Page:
Purification and functional characterization of the Glu-tRNA(Gln) amidotransferase from Chlamydomonas reinhardtii

D. Jahn, Y. C. Kim, Y. Ishino, M. W. Chen, D. Soll

Research output: Contribution to journalArticle

34 Citations (Scopus)

Abstract

The formation of glutaminyl-tRNA (Gln-tRNA) in Bacilli, chloroplasts, and mitochondria occurs in a two-step reaction. This involves misacylation of tRNA(Gln) with glutamate by glutamyl-tRNA synthetase and subsequent amidation of Glu-tRNA(Gln) to the correctly acylated Gln-tRNA(Gln) by a specific amidotransferase (Schon, A., Kannangara, C.G., Gough, S., and Soll, D. (1988) Nature 331, 187-190). Here we demonstrate the existence of this pathway in green algae and describe the purification of the Glu-tRNA(Gln) amidotransferase from Chlamydomonas reinhardtii. The purified enzyme showed an M(r) of approximately 120,000 when analyzed by glycerol gradient sedimentation and gel filtration. An apparent M(r) of 63,000 of the denatured protein was demonstrated by electrophoresis on sodium dodecyl sulfate-polyacrylamide gels. This indicates that the enzyme possesses an α2 structure. The substrate for the purified enzyme is Glu-tRNA(Gln) but not Glu-tRNA(Glu). The enzyme requires ATP, Mg2+, and an amide donor for the conversion. Acceptable amide donors are glutamine, asparagine, and ammonia. Blocking of the glutamine-dependent reaction by alkylation of the protein with 6-diazo-5-oxonorleucine did not inhibit the ammonia-dependent reaction, suggesting that the enzyme has separate glutamine and ammonia binding sites. As suggested by Wilcox (Wilcox, M. (1969) Eur. J. Biochem. 11, 405-412) the amidation reaction may involve glutamyl-phosphate formation, since ATP is cleaved to ADP when the enzyme is incubated with Glu-tRNA(Gln) and ATP. In common with other glutamine amidotransferases, the enzyme also possesses low glutaminase activity. The purified Glu-tRNA(Gln) amidotransferase forms a stable complex with Glu-tRNA(Gln) in the presence of ATP and Mg2+ but in the absence of the amide donor as determined by gradient centrifugation.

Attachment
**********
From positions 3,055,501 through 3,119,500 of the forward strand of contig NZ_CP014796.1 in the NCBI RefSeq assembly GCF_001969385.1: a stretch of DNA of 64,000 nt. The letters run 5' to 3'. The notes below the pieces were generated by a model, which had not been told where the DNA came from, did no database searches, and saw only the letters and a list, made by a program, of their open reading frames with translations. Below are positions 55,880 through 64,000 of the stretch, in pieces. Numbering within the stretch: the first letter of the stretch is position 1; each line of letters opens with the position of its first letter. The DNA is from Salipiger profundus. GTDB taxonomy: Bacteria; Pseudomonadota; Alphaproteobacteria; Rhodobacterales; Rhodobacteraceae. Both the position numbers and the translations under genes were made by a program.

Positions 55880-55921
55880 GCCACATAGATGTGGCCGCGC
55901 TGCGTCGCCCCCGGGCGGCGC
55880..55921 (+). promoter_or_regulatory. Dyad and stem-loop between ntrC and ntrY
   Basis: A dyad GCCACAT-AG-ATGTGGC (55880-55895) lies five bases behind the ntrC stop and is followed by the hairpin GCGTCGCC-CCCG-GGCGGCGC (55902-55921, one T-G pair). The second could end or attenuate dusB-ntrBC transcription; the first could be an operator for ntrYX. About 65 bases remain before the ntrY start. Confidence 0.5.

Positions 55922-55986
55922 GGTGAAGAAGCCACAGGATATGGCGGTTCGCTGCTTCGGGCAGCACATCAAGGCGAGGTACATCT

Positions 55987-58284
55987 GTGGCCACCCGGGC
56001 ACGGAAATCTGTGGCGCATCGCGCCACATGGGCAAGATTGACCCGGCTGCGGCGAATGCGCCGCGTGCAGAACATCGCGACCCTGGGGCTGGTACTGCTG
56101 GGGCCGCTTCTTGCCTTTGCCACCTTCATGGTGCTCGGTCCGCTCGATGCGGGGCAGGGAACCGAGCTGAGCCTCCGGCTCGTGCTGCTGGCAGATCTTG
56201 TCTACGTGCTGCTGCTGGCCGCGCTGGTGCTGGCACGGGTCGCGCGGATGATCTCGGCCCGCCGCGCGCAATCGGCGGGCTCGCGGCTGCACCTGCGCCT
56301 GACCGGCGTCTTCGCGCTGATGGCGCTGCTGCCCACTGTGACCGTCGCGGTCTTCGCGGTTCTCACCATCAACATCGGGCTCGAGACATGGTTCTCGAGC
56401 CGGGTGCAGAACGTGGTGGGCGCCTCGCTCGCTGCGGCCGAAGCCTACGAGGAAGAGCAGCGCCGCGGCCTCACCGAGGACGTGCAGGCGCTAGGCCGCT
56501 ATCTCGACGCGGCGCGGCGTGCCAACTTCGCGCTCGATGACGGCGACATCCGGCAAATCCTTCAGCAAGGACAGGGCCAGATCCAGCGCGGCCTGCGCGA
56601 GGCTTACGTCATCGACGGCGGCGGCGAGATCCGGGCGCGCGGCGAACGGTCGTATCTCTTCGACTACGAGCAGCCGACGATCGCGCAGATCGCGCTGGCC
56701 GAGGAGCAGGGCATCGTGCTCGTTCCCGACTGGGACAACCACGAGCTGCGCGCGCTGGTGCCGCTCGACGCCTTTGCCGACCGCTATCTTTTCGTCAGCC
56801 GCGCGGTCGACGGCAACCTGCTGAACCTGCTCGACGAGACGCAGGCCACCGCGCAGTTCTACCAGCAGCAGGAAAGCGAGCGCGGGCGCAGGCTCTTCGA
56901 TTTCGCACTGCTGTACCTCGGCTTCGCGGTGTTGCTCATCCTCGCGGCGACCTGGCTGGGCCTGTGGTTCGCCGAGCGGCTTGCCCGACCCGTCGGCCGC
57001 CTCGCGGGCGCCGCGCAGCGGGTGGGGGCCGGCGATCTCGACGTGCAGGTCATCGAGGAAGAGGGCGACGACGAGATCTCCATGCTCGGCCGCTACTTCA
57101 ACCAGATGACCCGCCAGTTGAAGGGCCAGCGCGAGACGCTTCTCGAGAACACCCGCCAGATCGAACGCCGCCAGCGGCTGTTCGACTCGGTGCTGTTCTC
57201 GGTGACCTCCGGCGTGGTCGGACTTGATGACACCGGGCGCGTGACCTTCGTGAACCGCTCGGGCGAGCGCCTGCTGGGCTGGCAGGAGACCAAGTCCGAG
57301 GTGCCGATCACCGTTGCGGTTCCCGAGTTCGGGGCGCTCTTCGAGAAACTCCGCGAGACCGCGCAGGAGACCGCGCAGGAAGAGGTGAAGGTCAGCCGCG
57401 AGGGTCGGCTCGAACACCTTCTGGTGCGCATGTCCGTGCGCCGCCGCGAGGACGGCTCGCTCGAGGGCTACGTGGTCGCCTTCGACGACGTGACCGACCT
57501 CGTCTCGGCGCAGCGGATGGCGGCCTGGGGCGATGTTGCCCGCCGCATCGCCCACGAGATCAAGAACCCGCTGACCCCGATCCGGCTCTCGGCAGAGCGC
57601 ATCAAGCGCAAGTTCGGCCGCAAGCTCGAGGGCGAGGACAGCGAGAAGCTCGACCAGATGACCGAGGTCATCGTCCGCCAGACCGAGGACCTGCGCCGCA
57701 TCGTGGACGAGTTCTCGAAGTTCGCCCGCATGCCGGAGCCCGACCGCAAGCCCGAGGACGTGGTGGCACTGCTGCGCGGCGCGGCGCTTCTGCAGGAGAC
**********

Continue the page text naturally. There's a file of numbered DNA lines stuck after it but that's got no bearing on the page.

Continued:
Original languageEnglish
Pages (from-to)8059-8064
Number of pages6
JournalJournal of Biological Chemistry
Volume265
Issue number14
Publication statusPublished - Jun 1 1990
Externally publishedYes

Fingerprint

Chlamydomonas reinhardtii
Purification
Glutamine
Enzymes
RNA, Transfer, Gln
Adenosine Triphosphate
Ammonia
Amides
Glutamate-tRNA Ligase
RNA, Transfer, Glu
Glutaminase
Chlorophyta
Mitochondria
Centrifugation
Asparagine
Alkylation
Bacilli
Chloroplasts
Algae
Transfer RNA

All Science Journal Classification (ASJC) codes

  • Biochemistry
  • Molecular Biology
  • Cell Biology

Cite this

Purification and functional characterization of the Glu-tRNA(Gln) amidotransferase from Chlamydomonas reinhardtii. / Jahn, D.; Kim, Y. C.; Ishino, Y.; Chen, M. W.; Soll, D.

In: Journal of Biological Chemistry, Vol. 265, No. 14, 01.06.1990, p. 8059-8064.

Research output: Contribution to journalArticle

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T1 - Purification and functional characterization of the Glu-tRNA(Gln) amidotransferase from Chlamydomonas reinhardtii